Posted on: February 11 2014

Laying the Groundwork: Reclaiming D.C.’s “Forgotten River”

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By Ed Stierli, Chesapeake Field Representative

Imagine having a beautiful river in your backyard, but being afraid to enjoy it.

The Anacostia has a bad reputation in Maryland and Washington, D.C., as one of the nation’s most endangered rivers. Suffering from heavy pollution and a lack of interest, some locals have dubbed the Anacostia the “forgotten river.” Thankfully, community advocates are helping to turn things around by transforming this urban watershed from a dumping ground to a vibrant green space, inspiring youth in the process.

Dennis Chestnut, a community leader and the executive director of Groundwork Anacostia River DC (GWARDC), is at the forefront of the transformation.

Dennis Chestnut, executive director for Groundwork Anacostia

“These are more than just parks. These are places where we can come together for community-based programming, skill and workforce training, and educate residents about low-impact development,” said Dennis, a lifelong Ward 7 resident who grew up a short walk from the Watts Branch tributary.

Despite the widely held belief that the polluted waterway is a place to avoid, groups like Groundwork Anacostia are engaging a new generation of stewards to enjoy the river and work with nearby national parks to help restore it.

Since 2007, Groundwork Anacostia’s Green Team of young stewards has maintained the Bandalong Litter Trap, a floating litter collection device that prevents pollution at Kenilworth Aquatic Gardens. The youth have also coordinated community tree plantings, led cleanups at Kenilworth Park, and promoted hikes and outdoor activities in national parks as a part of the healthy community initiative with the National Park Service.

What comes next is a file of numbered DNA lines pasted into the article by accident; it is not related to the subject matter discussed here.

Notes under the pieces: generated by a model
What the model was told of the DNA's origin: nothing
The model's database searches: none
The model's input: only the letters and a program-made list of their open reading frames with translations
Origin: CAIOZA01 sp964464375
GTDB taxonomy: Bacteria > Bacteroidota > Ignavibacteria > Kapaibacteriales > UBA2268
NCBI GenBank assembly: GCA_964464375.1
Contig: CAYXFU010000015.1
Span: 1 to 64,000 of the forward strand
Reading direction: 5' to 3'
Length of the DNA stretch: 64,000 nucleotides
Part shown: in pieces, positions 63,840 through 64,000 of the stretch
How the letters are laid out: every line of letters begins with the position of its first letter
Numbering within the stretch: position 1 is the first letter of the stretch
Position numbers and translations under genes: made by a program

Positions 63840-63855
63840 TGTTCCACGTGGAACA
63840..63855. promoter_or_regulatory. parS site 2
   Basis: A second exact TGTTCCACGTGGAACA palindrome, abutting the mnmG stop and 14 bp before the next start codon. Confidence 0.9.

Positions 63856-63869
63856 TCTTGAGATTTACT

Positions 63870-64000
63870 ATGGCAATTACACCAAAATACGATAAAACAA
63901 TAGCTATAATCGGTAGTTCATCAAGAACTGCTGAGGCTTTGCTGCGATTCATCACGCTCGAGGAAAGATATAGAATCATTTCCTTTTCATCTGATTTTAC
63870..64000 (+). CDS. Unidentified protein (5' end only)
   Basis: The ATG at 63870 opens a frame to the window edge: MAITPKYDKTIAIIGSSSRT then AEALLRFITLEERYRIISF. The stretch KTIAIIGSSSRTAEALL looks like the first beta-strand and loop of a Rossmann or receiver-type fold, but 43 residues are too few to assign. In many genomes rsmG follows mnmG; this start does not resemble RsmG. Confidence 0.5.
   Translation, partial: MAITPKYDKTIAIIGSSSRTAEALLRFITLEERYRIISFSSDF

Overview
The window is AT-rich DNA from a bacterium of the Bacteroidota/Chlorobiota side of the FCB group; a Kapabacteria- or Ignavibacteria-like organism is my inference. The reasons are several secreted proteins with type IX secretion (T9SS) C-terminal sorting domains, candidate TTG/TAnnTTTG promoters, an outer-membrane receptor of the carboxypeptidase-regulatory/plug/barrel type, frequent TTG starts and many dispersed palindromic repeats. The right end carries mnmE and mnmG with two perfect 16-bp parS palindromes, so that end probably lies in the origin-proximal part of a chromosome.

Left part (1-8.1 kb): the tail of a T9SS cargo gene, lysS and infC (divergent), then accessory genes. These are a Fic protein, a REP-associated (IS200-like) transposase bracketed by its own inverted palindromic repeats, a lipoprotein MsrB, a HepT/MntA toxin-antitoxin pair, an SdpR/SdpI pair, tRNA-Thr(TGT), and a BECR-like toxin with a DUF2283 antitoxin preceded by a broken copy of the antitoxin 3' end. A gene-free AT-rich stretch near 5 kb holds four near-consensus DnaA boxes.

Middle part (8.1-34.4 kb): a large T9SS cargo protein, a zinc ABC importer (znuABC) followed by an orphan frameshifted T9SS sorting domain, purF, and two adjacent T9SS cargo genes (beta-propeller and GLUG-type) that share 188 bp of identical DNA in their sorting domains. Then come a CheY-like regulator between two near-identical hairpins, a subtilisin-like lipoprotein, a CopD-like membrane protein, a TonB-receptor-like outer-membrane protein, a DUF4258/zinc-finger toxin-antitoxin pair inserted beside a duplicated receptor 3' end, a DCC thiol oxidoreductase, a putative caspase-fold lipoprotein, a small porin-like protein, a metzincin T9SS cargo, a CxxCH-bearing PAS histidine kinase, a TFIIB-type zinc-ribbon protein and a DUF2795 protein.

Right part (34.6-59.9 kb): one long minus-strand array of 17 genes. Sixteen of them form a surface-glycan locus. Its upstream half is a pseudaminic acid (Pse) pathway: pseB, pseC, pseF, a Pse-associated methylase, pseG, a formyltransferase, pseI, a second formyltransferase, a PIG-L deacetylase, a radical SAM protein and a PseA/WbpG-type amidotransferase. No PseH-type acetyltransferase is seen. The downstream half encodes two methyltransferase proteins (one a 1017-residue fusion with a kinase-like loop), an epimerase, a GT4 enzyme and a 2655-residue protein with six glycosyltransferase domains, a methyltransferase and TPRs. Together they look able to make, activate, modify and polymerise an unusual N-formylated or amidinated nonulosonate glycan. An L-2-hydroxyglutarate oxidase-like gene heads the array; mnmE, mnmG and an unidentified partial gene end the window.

Students from four local high schools participate in service-learning projects and career-focused work while restoring the Anacostia and protecting parks. A recent project involved improving the Fort Mahan Trail Connector by installing a new, safer trail surface, planting trees, and building bio-retention areas to reduce polluted runoff. Fort Mahan is part of a historic group of national park forts known as the Civil War Defenses of Washington, and the trail now brings a new generation of explorers through the heart of this urban neighborhood.

“They have really become stewards,” said Dennis proudly of the Green Team. “They have woken up and discovered the impact of the trash in the river and the poor condition of fish and wildlife.”

Dennis knows that this is just the beginning.

“These students are passionate and stay actively involved. In the spring, they begin mentoring middle school students, and when they graduate, many stay engaged as Green Team young adult leaders.”

This bright spot for conservation engagement and community involvement has not gone unnoticed. Last month, the Department of the Interior awarded Groundwork Anacostia’s parent organization, Groundwork USA, a Partners in Conservation Award, recognizing its conservation achievements and successful support for and collaboration with the national park sites known as National Capital Parks-East.

“We are very excited about the award,” said Dennis. “But we are also excited about the year ahead.”

The challenges are great, but Groundwork Anacostia will continue working with the National Park Service to bring new people to the park while inspiring future stewards. NPCA is also joining Groundwork Anacostia to expand public water access for recreational and educational activities near Kenilworth Aquatic Gardens.

“Next year we’ll be growing the projects we have been working on, including a new one-acre community park that will serve as a gateway to the river,” Dennis said. “We are in a place to make great things happen and continue the community’s transformation.”

To learn more about Groundwork Anacostia, visit groundworkdc.org.

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